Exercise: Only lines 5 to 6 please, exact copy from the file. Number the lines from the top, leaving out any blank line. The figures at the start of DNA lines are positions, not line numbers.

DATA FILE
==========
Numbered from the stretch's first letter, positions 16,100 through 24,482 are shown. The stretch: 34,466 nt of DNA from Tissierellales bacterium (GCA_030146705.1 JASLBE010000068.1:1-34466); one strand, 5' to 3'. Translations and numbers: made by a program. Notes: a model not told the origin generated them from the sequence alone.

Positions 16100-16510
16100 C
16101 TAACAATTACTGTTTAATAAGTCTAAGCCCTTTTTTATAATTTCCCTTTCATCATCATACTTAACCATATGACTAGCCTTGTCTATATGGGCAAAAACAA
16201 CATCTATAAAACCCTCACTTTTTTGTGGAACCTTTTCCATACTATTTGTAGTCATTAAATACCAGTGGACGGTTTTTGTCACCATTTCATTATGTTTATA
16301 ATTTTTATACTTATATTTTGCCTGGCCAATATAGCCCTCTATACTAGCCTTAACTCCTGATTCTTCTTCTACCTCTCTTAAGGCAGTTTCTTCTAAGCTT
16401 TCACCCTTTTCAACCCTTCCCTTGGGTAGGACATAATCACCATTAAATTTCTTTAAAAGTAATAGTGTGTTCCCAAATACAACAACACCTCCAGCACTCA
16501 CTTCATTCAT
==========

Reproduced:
16201 CATCTATAAAACCCTCACTTTTTTGTGGAACCTTTTCCATACTATTTGTAGTCATTAAATACCAGTGGACGGTTTTTGTCACCATTTCATTATGTTTATA
16301 ATTTTTATACTTATATTTTGCCTGGCCAATATAGCCCTCTATACTAGCCTTAACTCCTGATTCTTCTTCTACCTCTCTTAAGGCAGTTTCTTCTAAGCTT